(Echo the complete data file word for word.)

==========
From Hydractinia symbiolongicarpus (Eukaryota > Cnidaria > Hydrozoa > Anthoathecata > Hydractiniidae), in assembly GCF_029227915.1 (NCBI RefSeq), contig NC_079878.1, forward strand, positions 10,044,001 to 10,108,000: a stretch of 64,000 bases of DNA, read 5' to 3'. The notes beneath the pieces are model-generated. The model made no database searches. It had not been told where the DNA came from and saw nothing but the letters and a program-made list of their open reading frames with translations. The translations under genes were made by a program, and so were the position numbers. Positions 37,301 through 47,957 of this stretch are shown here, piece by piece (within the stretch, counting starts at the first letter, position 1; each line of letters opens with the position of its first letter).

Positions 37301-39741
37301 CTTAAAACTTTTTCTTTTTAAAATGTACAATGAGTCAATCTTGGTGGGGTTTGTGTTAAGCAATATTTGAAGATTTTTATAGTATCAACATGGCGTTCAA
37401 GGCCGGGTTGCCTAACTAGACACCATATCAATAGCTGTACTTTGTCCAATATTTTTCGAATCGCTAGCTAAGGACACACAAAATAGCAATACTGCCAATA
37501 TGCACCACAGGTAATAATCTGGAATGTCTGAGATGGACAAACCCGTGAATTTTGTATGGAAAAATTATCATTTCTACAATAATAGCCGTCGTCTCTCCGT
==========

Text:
From Hydractinia symbiolongicarpus (Eukaryota > Cnidaria > Hydrozoa > Anthoathecata > Hydractiniidae), in assembly GCF_029227915.1 (NCBI RefSeq), contig NC_079878.1, forward strand, positions 10,044,001 to 10,108,000: a stretch of 64,000 bases of DNA, read 5' to 3'. The notes beneath the pieces are model-generated. The model made no database searches. It had not been told where the DNA came from and saw nothing but the letters and a program-made list of their open reading frames with translations. The translations under genes were made by a program, and so were the position numbers. Positions 37,301 through 47,957 of this stretch are shown here, piece by piece (within the stretch, counting starts at the first letter, position 1; each line of letters opens with the position of its first letter).

Positions 37301-39741
37301 CTTAAAACTTTTTCTTTTTAAAATGTACAATGAGTCAATCTTGGTGGGGTTTGTGTTAAGCAATATTTGAAGATTTTTATAGTATCAACATGGCGTTCAA
37401 GGCCGGGTTGCCTAACTAGACACCATATCAATAGCTGTACTTTGTCCAATATTTTTCGAATCGCTAGCTAAGGACACACAAAATAGCAATACTGCCAATA
37501 TGCACCACAGGTAATAATCTGGAATGTCTGAGATGGACAAACCCGTGAATTTTGTATGGAAAAATTATCATTTCTACAATAATAGCCGTCGTCTCTCCGT